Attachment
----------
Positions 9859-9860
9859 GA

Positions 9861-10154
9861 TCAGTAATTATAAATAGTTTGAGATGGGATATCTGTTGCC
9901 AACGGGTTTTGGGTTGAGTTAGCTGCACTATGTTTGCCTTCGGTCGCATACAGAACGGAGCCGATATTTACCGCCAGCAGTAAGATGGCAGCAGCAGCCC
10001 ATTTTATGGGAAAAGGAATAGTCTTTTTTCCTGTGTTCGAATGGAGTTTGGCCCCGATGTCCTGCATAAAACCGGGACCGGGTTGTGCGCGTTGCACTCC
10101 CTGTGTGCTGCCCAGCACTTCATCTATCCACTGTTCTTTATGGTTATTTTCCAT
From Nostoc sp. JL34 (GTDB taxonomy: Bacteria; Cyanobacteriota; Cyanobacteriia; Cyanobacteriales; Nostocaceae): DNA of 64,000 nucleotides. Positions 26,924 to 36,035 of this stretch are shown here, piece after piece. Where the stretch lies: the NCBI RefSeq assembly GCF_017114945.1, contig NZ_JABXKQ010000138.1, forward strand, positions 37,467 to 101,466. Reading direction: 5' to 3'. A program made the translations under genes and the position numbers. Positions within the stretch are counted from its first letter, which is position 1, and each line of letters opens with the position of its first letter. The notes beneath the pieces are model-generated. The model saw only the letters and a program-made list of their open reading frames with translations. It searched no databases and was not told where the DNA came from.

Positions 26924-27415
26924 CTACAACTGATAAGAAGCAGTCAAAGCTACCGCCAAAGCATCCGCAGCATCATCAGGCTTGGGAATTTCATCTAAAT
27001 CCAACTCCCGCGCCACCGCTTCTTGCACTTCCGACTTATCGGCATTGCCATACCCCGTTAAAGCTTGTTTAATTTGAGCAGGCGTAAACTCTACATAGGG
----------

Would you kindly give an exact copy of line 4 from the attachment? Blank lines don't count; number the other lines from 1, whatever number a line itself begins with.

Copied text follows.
9861 TCAGTAATTATAAATAGTTTGAGATGGGATATCTGTTGCC